‘New’ Van Gogh drawing never displayed publicly now at Amsterdam museum

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A recently discovered work by Vincent van Gogh is now being exhibited for the first time in public at the Amsterdam museum that bears the Dutch master’s name.

"Study for ‘Worn Out’ is a preliminary study for the 1882 drawing ‘Worn Out,’ one of the most powerful figure drawings from Van Gogh’s period in The Hague," a spokesperson from the Van Gogh Museum told Fox News.

From the style of the sketch to the materials used — a thick carpenter’s pencil and coarse watercolor paper — the drawing conforms to Van Gogh’s Hague drawings. There are even traces of damage on the back, linking the artwork to the way Van Gogh used wads of starch to attach sheets of paper to drawing boards.

Emilie Gordenker, Director of the Van Gogh Museum, told Fox News that the piece is a must-see for American tourists: "As a centre of expertise dedicated to the work of Vincent van Gogh and his contemporaries, we’re delighted with this discovery and are very happy to have made a contribution to our specialist field. It’s quite rare for a new work to be attributed to Van Gogh. We’re proud to be able to share this early drawing and its story with our visitors."


The art comes from a time in the virtuoso’s career when he was working to improve his skills as a painter of people and portraits by drawing them, over and over again.

The work illustrates how, as a young artist in practicing his craft, Van Gogh had to confront an uncomfortable truth: only true honing of skill leads to mastery.

The work is not for sale and its worth is immeasurable: "The Van Gogh Museum never remarks on the value of works by Van Gogh. We are not an art institution that sells artworks. We are solely interested in the art-historical value of the works."

The piece of art shows a man – old and hairless – sitting, hunched forward on a wooden chair, his fatigued head in his hands.

The museum added: "The model for the drawing appears regularly in the work of Van Gogh, who drew the bald, elderly man more than forty times. In these drawings, the artist not only displayed his sympathy for the socially disadvantaged, but also drew attention to them, because they were to him no way inferior to the well-to-do bourgeoisie."

Van Gogh, who had little profitmaking success while he was alive, died on July 29, 1890, of a self-inflicted gunshot wound.

The piece’s inspiration resonates with his result of working life. "In the autumn of 1882, Van Gogh tried to make some of his figure studies more expressive, to put them on a higher level. ‘Worn Out’ is one of the most convincing examples of this. The discovery of the study for this drawing allows us to closely follow the process leading up to the powerful image," the museum noted.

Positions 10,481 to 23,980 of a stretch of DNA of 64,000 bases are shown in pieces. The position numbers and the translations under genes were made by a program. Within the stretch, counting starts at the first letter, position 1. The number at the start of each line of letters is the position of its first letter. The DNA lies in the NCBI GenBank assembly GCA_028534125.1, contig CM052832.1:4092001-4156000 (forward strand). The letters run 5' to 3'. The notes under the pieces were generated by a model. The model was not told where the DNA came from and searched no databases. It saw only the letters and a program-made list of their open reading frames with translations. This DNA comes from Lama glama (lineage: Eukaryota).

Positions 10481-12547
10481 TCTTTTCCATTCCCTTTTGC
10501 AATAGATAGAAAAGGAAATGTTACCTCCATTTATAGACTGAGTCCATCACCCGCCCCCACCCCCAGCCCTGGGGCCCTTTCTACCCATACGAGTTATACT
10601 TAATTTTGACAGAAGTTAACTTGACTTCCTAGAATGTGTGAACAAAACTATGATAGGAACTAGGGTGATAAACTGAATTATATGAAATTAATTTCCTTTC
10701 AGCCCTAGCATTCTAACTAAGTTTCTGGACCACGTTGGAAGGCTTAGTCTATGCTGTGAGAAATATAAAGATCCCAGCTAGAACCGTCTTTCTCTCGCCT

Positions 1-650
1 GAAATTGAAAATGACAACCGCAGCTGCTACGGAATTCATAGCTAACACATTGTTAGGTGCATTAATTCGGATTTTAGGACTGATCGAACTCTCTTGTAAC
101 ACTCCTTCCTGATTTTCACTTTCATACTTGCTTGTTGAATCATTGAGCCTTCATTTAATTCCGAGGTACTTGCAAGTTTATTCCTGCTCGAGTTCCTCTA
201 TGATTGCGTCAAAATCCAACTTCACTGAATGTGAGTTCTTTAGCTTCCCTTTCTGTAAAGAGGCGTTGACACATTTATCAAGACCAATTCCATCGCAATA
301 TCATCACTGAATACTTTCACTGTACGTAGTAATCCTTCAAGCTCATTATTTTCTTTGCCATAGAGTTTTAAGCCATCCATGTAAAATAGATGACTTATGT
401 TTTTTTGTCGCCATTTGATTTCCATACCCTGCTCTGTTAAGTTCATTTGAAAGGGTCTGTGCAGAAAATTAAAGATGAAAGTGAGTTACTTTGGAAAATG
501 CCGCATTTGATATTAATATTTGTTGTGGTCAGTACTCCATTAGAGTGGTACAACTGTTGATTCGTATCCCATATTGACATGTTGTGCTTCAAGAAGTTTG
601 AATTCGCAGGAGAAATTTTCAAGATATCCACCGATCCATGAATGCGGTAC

The young painter gave the drawings an English title in a bid to build a bit of name recognition and possibly even land a job at an illustrated magazine.

Even the model’s pants appear to conform to the English title — a patch is clearly visible on the right leg.

The museum said: "Worn Out is one of the strongest figure drawings from Van Gogh’s Hague period. In letters to his brother Theo and his friend Anthon van Rappard, Van Gogh described the genesis of the drawing in detail, but the studies he mentioned were yet to be discovered. The discovery of Study for ‘Worn Out’ now provides us with an intriguing insight into this working process. Especially how in the final version, upon which the lithograph was based, Van Gogh viewed his model from a different angle, had him adopt a different pose, in order to add more emotional expression. That being said, the study remains a splendid, powerful drawing by Van Gogh, which stands well alone."

The work had been hiding in plain sight: in a private collection.

"Study for ‘Worn Out’ was submitted to the Van Gogh Museum for authentication research some time ago. The Van Gogh Museum has acknowledged the authenticity of the drawing, and drafted a report for the owner. The investigation into this drawing will be published in the visual arts journal The Burlington Magazine in October, and the drawing is on display at the museum since last Friday."

The reasons behind the sudden discovery are a mystery. "Nothing was known of the drawing before it arrived at the museum," the museum noted. "However, it is possible to infer from Van Gogh’s letters that two studies preceded the drawing ‘Worn Out,’ of which one was with a different model. The drawing had not been discovered, but neither had another with the same model: lots of Van Gogh’s early drawn oeuvre has simply been lost. It was therefore a wonderful surprise when one of the two studies proved not actually to have been lost, only concealed for so long."


"Study for ‘Worn out’" will be displayed on the first floor of the Van Gogh Museum’s permanent collection until January. Visitors will be able to view the drawing in the context of other works by Van Gogh from the same period — all of them from the Van Gogh Museum collection — including the drawing "Worn Out" itself.

After the exhibition is closed down, the drawing, including its new frame, will be returned to the owner, who is remaining anonymous.

The work is a far cry from the vibrant oil paintings of vases of sunflowers and French landscapes that eventually turned the tormented Van Gogh — after his death in 1890 — into one of the world’s most famous artists, whose works have garnered astronomical prices at auction.

Teio Meedendorp, Senior Researcher at the Van Gogh Museum, told Fox News: "Showing Study for ‘Worn Out’ in the context of these other works, offers us a special insight into Van Gogh’s working process. What’s more, the study is a very fine, powerful drawing, which stands up entirely on its own."

The Associated Press contributed to this report.

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